Kolkata: Political violence is not new to West Bengal. In 2011, a hotly-contested election saw Mamata Banerjee dethrone the 34-year rule of Left Front. However, now a new trend of hate politics is gradually taking shape.
With the Bharatiya Janata Party (BJP) trying to leave the Communist Party of India (CPM) and Congress in its dust and emerge as the main rival to the ruling Trinamool Congress (TMC), a new political narrative of “us vs them” is being put forth before voters ahead of the 2019 Lok Sabha elections.
A series of hate speech and aggressive posturing by political leaders is marking the beginning of a new era in West Bengal politics, according to political observers. The Panchayat elections held in May in which at least 25 people died due to large-scale violence set the tone for a political slug-fest.
“By nature, people are swayed by politics in West Bengal and these days politics is getting more vitriolic," said political analyst Biswanath Chakraborty. “The ruling Trinamool Congress and the Opposition BJP are locked in hate campaign the likes of which have never been seen. We have entered into a new era: of Uttar Pradesh and Bihar brand of politics. The incidents of muscle-flexing and hurling expletives are increasing day by day.”
Traditionally, hate speech has been limited to men of the ruling party who outnumber the Opposition.
Spewing venom in Bengal politics
Two recent incidents reflect Chakraborty's concern. Separate FIRs were lodged against two top BJP leaders last month for hate speech. The first one involved state BJP chief Dilip Ghosh, who was booked under sections 143, 186, 188 and 506 of Indian Penal Code at Jalpaiguri police station on 21 June.
"Leaders who indulge in hooliganism in Bengal will soon either be in jail or straight away there will be an encounter," Ghosh said at a party rally. In a speech peppered with threats of violence, Ghosh told a cheering crowd, "We are counting the bullets which killed our workers. Just like the way Gabbar Singh said kitni goliya hain (how many bullets are there), we will count the bullets as well as the bodies of Trinamool men.”
Referring to TMC strongman Anubrata Mondal, also known for his aggressive brand of politics, Ghosh said, “No Keshto or Bishtu will be alive. We have not signed a bond where it is written that we will offer them rasgulla if they beat us.” And all the while, his palm was clenched and his fingers were formed into a pistol.
Trinamool leaders aren’t far behind. TMC chief Mamata Banerjee, the original stormy petrel of West Bengal politics, has equated BJP with militant outfits. “We are not a militant organisation like the BJP. They are creating fights not only among Christians, Muslims but also among Hindus,” the chief minister said recently.
'An eye for an eye'
Ghosh, however, remains unapologetic. “There is no question of an apology for my encounter remarks. There are already seven cases pending against me and other BJP cadres. The party will take care of it. We'll beat the TMC at its own game. They will get bombs in return for bombs, bullet for bullets, and lathi for lathi,” he said.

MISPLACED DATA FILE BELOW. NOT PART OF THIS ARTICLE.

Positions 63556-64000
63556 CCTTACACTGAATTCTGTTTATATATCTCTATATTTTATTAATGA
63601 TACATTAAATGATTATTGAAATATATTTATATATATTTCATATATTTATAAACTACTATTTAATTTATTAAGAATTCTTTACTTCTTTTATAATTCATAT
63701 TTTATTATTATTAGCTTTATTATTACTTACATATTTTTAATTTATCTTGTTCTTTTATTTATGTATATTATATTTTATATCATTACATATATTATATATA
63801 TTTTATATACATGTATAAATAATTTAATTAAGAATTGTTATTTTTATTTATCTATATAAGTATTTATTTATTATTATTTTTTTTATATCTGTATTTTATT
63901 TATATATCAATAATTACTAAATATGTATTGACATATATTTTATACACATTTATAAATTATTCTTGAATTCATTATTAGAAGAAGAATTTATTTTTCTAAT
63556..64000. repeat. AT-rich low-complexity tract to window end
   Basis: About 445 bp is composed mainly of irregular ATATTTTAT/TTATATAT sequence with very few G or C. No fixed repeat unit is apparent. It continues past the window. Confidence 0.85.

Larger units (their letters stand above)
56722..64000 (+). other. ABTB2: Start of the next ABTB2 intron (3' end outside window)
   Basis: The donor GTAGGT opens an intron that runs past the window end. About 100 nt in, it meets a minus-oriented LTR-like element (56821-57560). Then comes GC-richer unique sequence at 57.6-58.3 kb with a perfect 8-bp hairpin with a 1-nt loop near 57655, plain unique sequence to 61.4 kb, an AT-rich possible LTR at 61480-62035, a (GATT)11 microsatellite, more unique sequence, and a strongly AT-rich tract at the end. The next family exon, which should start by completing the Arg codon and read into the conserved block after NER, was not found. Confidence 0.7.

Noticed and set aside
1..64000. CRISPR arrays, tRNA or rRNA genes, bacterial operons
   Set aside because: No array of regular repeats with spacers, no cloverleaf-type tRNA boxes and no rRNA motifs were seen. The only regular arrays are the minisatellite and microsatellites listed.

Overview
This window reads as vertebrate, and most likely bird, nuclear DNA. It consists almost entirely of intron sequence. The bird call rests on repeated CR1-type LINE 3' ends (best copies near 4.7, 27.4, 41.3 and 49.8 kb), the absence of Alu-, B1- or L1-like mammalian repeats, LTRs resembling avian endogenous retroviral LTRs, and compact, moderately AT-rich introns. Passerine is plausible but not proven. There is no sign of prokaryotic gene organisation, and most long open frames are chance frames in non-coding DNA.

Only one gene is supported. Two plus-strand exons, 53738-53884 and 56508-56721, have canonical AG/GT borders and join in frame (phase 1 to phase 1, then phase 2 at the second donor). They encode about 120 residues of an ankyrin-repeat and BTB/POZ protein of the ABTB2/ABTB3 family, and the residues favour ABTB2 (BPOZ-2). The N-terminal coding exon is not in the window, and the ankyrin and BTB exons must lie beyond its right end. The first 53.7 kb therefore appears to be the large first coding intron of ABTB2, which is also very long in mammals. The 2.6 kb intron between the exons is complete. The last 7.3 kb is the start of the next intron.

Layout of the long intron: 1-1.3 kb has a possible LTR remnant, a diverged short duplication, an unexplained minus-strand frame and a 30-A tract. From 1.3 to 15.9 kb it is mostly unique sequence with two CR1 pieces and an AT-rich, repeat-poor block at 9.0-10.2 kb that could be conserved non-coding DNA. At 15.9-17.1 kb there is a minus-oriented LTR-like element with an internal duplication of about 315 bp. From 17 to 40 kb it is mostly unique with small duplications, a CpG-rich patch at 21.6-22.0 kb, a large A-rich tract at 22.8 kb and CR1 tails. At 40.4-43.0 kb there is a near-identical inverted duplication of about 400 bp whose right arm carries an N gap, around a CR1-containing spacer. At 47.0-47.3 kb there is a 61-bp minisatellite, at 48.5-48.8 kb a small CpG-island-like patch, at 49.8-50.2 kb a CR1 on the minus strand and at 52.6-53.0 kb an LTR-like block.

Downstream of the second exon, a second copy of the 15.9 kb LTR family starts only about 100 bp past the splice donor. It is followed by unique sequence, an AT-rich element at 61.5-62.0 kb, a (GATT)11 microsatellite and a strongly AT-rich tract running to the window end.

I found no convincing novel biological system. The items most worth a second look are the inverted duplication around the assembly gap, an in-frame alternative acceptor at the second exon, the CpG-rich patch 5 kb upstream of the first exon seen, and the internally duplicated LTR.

Just a day after Ghosh was charged, BJP general secretary Sayantan Basu was also booked for inflammatory speech after equating Mondal with the demon mahisasur. “We'll kill this criminal within 72 hours of coming to power if he does not confess to his crime... just like Yogi Adityanath ordered encounters to neutralise anti-social elements in Uttar Pradesh," Basu said. He also threatened to set ablaze Birbhum district magistrate Moumita Godara Basu if she came to Mondal's rescue.
Spurt in political violence
West Bengal has seen a jump in cases of political violence in the past few months. Hours before the Panchayat polls in May, fingers were pointed at TMC cadres after two CPM workers were burnt to death in Kolkata’s neighbouring South 24 Parganas district.
On 2 July, the body of a 52-year-old BJP member Dharma Hazra was found floating in a pond in Murshidabad district. The incident came only a month after the bodies of Trilochan Mahato and Dulal Kumar were found in two villages of Purulia on 31 May and 2 June. While Mahato’s body was hanging from a tree, Kumar was found hanging from a high tension electric pole.
"TMC shames humanity, yet again. Another BJP karyakarta killed in the most barbaric manner. In Mamata's regime, West Bengal has become an epitome of violence and brutality. Entire BJP stands firmly with Dhormo Hazra's family in this hour of grief. My deepest condolences," BJP president Amit Shah tweeted.
Trinamool blames “outsider” BJP
Trinamool has defended itself and said the violent culture has been imported in peaceful Bengal. “Look at their leaders, be it in Centre or the state. All speak the same language. But we'll counter their plan, come what may,” TMC spokesman Partha Chatterjee said.
BJP spokesman Samik Bhattacharya responded, “Trinamool Congress wants to cover up their misdeeds after coming to power and divert people from grassroots issues.”
CPM spokesman Sujan Chakraborty said both TMC and BJP are in competition with each other in the politics of communalism and criminalisation.
'End of gentleman culture'
Chakraborty feels there is a blame game going on and an aggressive politics of this kind is uncharacteristic of West Bengal.
The political analyst finds this trend disturbing. He said it marks the decline of bhadralok (gentleman) culture where Bengalis are known for their finer tastes in art, culture and scholarly pursuits. “The trend reminds me of late Nirad C Chaudhuri’s book Atmaghati Bangali (The Suicidal Bengali). If the violent trend continues, bloody days are coming. It marks the end of Bengalis' gentleman culture,” Chakraborty added.
Atonu Choudhurri is a Kolkata-based freelance writer and a member of 101Reporters.com, a pan-India network of grassroots reporters
Updated Date: Jul 10, 2018 16:48 PM